Conforming to Beauty Norms
BY VAISHNAVI MURTHY '24
In 2020 alone, Americans had over two million cosmetic procedures done: over two million people felt the need to change their appearances. With social media’s prevalence, we’ve turned to likes for validation, and changing how we look has become less of an option and more of a need. Many people view conformity as a form of self-improvement, but this mindset only masks social media’s unattainable standards. Additionally, conforming to beauty norms harms self-esteem and mental health, as it unconsciously forces a dysmorphic or distorted self-image. Marketers exploit this insecurity, tempting us by advertising products that can supposedly fix our “flaws.”
We’ve all conformed before, whether it’s in changing the way we talk, dress, or act, but what makes it so common? In a social influence study, researchers Morton Deutsch and Harold B. Gerard discovered two significant types of conformity: informative influence, or the desire to be correct, and normative influence, or the need to be accepted. For example, if you agreed with the majority of people on the solution to a math problem despite being unsure of the answer yourself, you would be acting under informative influence. If you wore jeans that cut off your circulation because it's “cool,” you would be swayed by normative influence. Teens are hypersensitive to peer acceptance, so we’re more likely to base our identities off what we view as socially “acceptable” in order to avoid rejection. When we prioritize changing our appearances to please others, we normalize valuing outside opinions over our own.
Social media, in particular, promotes the notion that beauty will give us respect, success, and perfect relationships. Beyond that, our conceptions of beauty and how to conform to today’s standards are more dangerous. Before apps like Instagram and Snapchat, we would look at a picture of a celebrity and think: “I wish I looked like them.” Now, we look at versions of ourselves through filters and think: “I could look like that,” or “why don’t I look like that in real life?” Snapchat filters, for example, allow users to adjust their jawlines, smoothen blemishes on their skins or even create unrealistically large eyes or lips. Medical journal JAMA Facial Plastic Surgery explains that filters confuse our brains, blurring what is plausible. Ultimately, this can lead to issues such as body dysmorphic disorder (commonly coined “selfie dysmorphia”), a condition where individuals are constantly preoccupied with their bodily imperfections. Unfortunately, this insecurity regarding natural appearance and the pressure to look like our “flawless” selves normalizes the use of cosmetic intervention, skin-color-changing creams, and specialty makeup products.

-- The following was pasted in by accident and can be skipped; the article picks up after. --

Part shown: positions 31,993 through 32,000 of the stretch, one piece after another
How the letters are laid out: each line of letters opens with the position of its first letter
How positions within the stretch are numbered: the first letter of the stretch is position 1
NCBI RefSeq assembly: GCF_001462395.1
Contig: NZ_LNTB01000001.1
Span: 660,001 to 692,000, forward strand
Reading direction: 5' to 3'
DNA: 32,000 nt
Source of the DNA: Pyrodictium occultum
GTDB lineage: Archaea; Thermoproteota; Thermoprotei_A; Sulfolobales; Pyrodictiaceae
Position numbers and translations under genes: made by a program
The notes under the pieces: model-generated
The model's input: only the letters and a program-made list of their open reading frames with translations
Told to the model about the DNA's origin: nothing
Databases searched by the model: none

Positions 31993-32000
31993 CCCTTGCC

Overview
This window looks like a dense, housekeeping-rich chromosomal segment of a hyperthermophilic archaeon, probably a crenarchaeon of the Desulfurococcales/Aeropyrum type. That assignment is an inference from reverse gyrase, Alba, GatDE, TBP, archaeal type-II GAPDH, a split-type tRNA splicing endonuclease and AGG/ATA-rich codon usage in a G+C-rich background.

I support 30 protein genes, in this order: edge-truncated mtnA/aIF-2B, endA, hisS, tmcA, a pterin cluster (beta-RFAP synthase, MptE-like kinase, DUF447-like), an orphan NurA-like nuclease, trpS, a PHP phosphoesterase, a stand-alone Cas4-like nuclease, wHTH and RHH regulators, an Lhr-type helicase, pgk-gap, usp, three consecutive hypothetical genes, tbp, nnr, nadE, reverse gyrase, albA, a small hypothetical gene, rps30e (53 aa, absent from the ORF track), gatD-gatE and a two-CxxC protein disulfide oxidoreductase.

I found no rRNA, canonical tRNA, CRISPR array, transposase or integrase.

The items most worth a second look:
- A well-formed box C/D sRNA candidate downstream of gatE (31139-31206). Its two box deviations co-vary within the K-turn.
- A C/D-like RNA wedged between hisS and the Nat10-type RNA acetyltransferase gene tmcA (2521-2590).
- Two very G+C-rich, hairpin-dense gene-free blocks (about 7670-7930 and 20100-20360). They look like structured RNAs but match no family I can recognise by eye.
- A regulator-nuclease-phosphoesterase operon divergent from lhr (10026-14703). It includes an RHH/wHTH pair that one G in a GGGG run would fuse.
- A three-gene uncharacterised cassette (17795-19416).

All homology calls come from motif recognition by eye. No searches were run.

So, what drives the continuation of beauty standards? According to New Times, they’re rooted in capitalism. The goal: to make us feel bad about how we look so that we will buy products to conform to current beauty ideals. If “beauty” is achievable, then cosmetic industries will go out of business. When customers buy into the conformity mentality, makeup brands and cosmetic surgeons continue to profit. As time passes, standards change, and we follow suit. But if “normal” is not possible anymore without physically changing ourselves, is it really normal? We can never really meet our society’s ever-changing standards. And they’re designed that way.
We’ve established that everyone conforms at some point in their lives, knowingly or unknowingly. Why is it such an issue, then? Well, the idea of who we are becomes muddled over time, and we lose the best parts of growing up. When we look back on our childhoods, do we only want to remember how we were constantly trying to fit in? While conforming isn’t always wrong and is a natural instinct, we have to make sure that we aren’t compromising parts of ourselves to be included. It’s important that we accept our true selves before changing how we look.